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Political activism as an aspect of practice

Save the world by doing nothing? Or maybe by being focused on a few important things and resisting distractions? Or..

Added by colin #442 on 2004-03-26. Last modified 2008-03-05 08:04. Originally created 2004-03-26. F0 License: GNU Free Documentation License
Location: World
Topics: activism, anarcho- and neo-primitivism


The do-nothing revolution


Timeless political activism




Written upon hearing of the reinstatement of compulsory military service in the US by 2005


Political activism as spiritual practice


Coping with despotism

For those of us who aspire to focus on the most timeless and beautiful concerns, wavering not to distraction by ephemeral political events or the murmuring of the evening news or the cry of independent media--

For those of us who feel, though, and who hear of atrocity upon atrocity being planned and committed by governments, corporations, and unthinking masses in aggregate--

Of which we are a part--

What is the artful way of dealing with hateful Chaos or hateful organization?

Some get the hell out of the US.

Some make little money, aspiring not to pay for the abuses of government.

Some give unto Caeser what is Caeser's, deigning not to vote or participate in politics beyond the level of their ordnung.

Some head to the hills in tyrranical times, eking by.

Those who leave one hateful government will find another, but truly it may not be as hateful as what they left (e.g., leaving Nazism for something else...?).

Those who make little money... perhaps that is the way? It means non-participation in so much... Which might be beneficial. Does appreciation of the timeless and greatest beauty benefit from money and power? "He who kisses the joy as it flies / lives in eternity's sun rise" -W. Blake

The Amish will find themselves cited for not having slow-moving vehicle triangles on black carriages in the dark. Either that, or they are hit and killed by motorists, or both. Refusal to compromise beyond the minimum compulsory cooperation may have a poetic and timeless quality. [My fact-checking is giving me conflicting information about whether the Amish vote. It seems clear they do not run for office. Some groups allow slow-moving vehicle triangles. The basic message is of the Amish focus on principles, e.g., the importance of family, and of their creating a set of community rules that subordinate political activism and use of technology to the service of that basic principle. Conceivably they could cause road conditions to be better for carriage use if they were more politically involved, but other principles are more important.]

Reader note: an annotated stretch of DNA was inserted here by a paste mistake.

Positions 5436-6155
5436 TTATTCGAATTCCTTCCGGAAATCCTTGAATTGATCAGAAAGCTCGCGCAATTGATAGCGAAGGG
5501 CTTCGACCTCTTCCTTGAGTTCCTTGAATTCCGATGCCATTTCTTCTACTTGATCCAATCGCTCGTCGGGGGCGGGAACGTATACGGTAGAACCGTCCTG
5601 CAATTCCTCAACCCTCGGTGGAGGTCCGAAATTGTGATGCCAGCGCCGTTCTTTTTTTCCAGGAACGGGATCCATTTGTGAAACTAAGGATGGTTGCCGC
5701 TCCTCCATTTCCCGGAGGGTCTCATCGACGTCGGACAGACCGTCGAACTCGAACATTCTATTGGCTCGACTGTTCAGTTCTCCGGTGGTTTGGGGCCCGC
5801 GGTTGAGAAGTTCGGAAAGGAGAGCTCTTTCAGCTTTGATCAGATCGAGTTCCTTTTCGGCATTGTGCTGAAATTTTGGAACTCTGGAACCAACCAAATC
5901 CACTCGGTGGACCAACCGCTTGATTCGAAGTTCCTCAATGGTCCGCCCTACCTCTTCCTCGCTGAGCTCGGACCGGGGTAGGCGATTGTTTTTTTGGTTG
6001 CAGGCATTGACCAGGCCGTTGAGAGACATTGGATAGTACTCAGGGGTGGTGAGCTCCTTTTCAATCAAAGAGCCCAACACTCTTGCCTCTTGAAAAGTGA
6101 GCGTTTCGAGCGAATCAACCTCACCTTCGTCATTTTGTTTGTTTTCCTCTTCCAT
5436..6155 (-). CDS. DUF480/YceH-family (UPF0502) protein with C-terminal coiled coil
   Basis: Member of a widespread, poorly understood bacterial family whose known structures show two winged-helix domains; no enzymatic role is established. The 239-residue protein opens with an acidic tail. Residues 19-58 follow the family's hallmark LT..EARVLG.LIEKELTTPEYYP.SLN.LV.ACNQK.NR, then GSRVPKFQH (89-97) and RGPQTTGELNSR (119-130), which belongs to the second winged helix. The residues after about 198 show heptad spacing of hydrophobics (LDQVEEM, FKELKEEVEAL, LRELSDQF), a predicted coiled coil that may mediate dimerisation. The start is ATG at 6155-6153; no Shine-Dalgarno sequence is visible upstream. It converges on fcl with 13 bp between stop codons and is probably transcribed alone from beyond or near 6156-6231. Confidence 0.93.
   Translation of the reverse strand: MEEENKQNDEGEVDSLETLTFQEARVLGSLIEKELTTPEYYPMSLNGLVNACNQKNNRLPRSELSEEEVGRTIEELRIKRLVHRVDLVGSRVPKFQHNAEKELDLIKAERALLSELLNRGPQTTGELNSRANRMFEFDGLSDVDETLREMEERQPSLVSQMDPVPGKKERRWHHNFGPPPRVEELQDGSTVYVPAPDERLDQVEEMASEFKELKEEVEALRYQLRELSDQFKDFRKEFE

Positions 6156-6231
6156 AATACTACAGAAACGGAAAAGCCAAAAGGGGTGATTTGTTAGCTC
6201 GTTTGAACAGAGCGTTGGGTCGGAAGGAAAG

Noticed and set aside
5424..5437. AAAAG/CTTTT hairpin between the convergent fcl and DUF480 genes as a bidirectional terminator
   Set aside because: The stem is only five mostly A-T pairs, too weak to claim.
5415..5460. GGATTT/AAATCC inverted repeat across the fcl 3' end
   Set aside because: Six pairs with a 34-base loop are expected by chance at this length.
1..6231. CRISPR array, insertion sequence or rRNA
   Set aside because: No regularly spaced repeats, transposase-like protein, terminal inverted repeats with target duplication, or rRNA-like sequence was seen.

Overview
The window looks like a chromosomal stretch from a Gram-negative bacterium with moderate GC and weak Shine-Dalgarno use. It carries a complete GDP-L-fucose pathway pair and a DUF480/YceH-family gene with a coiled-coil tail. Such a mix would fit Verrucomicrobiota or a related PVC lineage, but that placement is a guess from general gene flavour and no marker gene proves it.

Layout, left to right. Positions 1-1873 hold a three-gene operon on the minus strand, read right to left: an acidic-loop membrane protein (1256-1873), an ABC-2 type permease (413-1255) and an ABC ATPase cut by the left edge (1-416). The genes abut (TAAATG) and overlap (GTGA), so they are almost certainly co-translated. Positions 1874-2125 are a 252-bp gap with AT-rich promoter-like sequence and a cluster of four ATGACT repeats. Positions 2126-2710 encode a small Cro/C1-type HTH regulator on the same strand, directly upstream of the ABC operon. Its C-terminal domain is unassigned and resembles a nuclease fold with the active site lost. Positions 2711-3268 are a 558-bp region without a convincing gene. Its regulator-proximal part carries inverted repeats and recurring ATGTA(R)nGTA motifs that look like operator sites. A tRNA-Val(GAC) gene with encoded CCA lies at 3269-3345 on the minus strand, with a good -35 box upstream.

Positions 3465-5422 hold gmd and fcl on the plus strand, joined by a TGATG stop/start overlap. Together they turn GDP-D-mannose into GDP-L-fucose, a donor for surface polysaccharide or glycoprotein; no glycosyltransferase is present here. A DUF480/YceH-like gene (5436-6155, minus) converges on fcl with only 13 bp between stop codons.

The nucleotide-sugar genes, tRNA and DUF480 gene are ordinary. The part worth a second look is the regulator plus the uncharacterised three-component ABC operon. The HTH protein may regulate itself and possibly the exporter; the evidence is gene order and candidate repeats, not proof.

Those who head to the hills must have hills to head to, and an ability to eke by. Both require planning to avoid government and landowner interference.

When we stay in the warming cauldron, focusing on our fine poetry and finer consciousness, at what point does the hatefulness of the political situation call for action? Possibly it never does. They came to take the Muslims, and you did nothing. They came to take the activists, and you did nothing. They come to take you, and you do nothing, other than what you were doing before. If not killed on the spot, you are forcibly removed to a horrifying prison or labor camp. If you had signed the party oath and attended the right meetings, maybe you would have been left alone.

Now, what of "Never doubt that a small group of thoughtful, committed citizens can change the world; indeed, it's the only thing that ever has."--Margaret Mead

What should I be committed to? When the annoying helicopters repeatedly hover over my neighborhood I call representatives, I organize citizens.

The Libertarians have many positions worth supporting, but a near unconcern with environmental issues, and corporate abuse.. though both can be addressed in small-government ways. The Libertarians, Greens, and independents all would benefit from proportional representation / instant runoff systems (cf. fairvote.org). Moveon.org and John Kerry may relieve US from Bush, and the draft, but I am not enthusiastic about either product of the repressive two-party system.

That's all I have to say... Now, back to that timeless and beautiful thing I was doing before being interrupted by that email about the draft. What was I doing...? Writing that powerfully moving thing that will get more people to share my vision...? Or at the least, enjoying the great writing of others and trying to keep physically healthy and find a way to comfortably live out my days in an enjoyable way. Or-- distracting myself from the great beauty by reading emails. Or maybe this is all part of the wonderfully mediocre life?